“There are times when coach Allen had to get me off of the field because I’ve had the field lights on at night and we aren’t allowed to,” Adams said. “That’s how my work ethic is. I wake up at 6 AM. I go there before school. I lift or go to my track practice after school. After track practice, I do hand-eye coordination, footwork with some of my friends.”
Frequently over the off-season, Joey phones Coach Adams and requests a key to the locker room. While most kids fight off the alarm clock before the sun crests, Joey gets up on his own accord, walks the block to school, and engages in both learnings in the classroom and on the field — dedication that he credits to the trials of his life. As a freshman, he was undersized, but has packed on 20 pounds of muscle and measures six foot; he will be a primary receiver in Industrial’s offensive scheme during the upcoming season.
“Any kid that works like Joey, I don’t hesitate to help out,” coach Adams said. “That’s the whole reason you get in the business of coaching. It’s to try to help young men become grown men. Ever since I got there, he’d always come up to me and ask ‘Coach, what can I do to help the team and try to increase my role on the team.’ As a coach, you want that in a kid. As a coach, your door is always open. You want your athletes to come ask you the right way. Puts the team first, but you always want him to try to increase their role in that team concept. Joey’s been a model of that since i met him.”
Last Monday morning, Joey requested that coach Adam write him a letter of recommendation for the FBU Scholarship. The Industrial athletic director did so willingly, authoring a note that won his student the contest. Happily, he took time out of his weekend to embark to San Antonio and watch Joey practice.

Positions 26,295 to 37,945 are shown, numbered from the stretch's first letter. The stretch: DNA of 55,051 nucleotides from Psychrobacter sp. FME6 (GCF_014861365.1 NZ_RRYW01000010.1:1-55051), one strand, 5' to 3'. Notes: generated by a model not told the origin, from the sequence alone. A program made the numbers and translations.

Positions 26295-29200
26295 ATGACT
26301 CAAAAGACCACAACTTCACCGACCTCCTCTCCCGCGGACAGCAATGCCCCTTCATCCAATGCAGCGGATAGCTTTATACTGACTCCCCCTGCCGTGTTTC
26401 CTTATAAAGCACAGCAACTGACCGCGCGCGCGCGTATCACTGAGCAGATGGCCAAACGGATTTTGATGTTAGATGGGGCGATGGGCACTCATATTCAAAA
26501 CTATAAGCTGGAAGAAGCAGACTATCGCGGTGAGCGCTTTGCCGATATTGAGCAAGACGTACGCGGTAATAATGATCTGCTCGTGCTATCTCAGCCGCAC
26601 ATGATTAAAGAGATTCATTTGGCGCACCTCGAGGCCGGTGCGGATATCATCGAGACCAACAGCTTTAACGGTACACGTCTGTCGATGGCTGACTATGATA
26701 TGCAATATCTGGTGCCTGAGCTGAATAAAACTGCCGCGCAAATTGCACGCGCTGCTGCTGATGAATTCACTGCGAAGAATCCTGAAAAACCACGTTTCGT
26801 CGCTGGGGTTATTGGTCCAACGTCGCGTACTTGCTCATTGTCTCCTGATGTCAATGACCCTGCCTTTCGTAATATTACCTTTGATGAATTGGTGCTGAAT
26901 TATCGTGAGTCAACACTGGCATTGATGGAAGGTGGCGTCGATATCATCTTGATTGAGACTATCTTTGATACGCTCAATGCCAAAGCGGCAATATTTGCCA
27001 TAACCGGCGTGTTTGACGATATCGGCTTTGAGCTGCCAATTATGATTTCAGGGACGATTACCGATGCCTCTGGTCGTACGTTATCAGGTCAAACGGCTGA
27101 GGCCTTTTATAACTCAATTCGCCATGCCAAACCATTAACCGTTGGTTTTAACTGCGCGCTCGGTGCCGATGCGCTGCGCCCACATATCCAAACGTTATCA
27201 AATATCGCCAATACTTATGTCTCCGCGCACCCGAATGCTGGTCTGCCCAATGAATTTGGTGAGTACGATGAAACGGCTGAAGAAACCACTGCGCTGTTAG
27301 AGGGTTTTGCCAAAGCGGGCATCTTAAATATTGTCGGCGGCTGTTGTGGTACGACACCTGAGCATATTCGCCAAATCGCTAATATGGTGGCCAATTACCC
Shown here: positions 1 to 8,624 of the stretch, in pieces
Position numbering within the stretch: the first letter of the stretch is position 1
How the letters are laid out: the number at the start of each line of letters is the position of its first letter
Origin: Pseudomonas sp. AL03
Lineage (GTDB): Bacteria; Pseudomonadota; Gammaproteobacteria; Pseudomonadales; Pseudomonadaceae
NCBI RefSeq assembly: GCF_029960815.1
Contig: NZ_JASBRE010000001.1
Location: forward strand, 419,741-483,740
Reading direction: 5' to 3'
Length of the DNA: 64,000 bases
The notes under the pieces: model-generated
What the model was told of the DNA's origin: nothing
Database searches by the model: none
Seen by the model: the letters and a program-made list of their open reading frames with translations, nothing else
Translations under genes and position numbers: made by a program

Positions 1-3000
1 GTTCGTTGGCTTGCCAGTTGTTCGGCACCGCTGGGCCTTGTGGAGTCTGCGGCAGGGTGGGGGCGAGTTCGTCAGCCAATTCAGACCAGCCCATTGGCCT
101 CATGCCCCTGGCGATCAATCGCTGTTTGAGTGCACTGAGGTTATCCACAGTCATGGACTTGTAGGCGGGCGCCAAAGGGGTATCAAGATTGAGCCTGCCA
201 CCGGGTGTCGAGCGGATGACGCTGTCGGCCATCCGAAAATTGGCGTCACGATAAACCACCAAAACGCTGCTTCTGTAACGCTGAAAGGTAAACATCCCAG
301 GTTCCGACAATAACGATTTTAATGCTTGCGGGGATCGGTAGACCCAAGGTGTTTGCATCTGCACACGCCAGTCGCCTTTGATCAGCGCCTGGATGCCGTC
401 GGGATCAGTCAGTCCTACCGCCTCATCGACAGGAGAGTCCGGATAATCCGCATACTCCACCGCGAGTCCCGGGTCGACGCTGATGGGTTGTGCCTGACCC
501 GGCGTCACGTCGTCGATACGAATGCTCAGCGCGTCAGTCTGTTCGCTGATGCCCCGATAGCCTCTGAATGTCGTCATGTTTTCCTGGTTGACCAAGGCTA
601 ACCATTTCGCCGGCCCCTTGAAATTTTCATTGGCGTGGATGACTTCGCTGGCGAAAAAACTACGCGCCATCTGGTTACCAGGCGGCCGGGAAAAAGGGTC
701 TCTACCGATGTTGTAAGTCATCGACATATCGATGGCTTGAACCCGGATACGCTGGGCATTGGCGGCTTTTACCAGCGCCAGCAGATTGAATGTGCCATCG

“The level of coaches that FBU has — Sean Salisbury and Nate Poole — ex-NFL guys that might have gone through some of the same things that Joey has gone through,” coach Adams said. “I think the level of coaching he received was phenomenal. Being in this atmosphere, being amongst some of the best kids in the area.”
Joey scrimmaged with some of the best in state: running routes, practicing footwork and getting off the line of scrimmage with athletes that boast DI offers. Under coach Poole, he poured over a plethora of game reel and soaked up schematic information like a sponge.
“Joey had really good work ethic,” coach Poole said. “He learns fast and he’s 1000 times better this session than the previous. He’s a nice looking high school receiver.
After high school, Joey would like to take his talents to the collegiate level and is willing to accept offers from any school. Primarily, his goal is to major in mechanical engineering and minor in business. Following graduation, he wants to join the Marines and serve as an officer, honoring his father and uncles who did tours in Vietnam. His ambition will certainly be supported by coach Allen, who serves as a father figure to Joey’s progress.
“Someone that could do that for me… I know i could trust them with whatever it is,” Joey said. “Trust and loyalty is everything to me.
“It means the world to me. It almost brought me to tears. I’ve been wanting to go to the FBU camp for three years, but I haven’t been able to afford it. It really means the world.”
A huge thank you to our sponsors at FBU for putting their camp on, for awarding Joey with a scholarship, and for making his dreams more possible.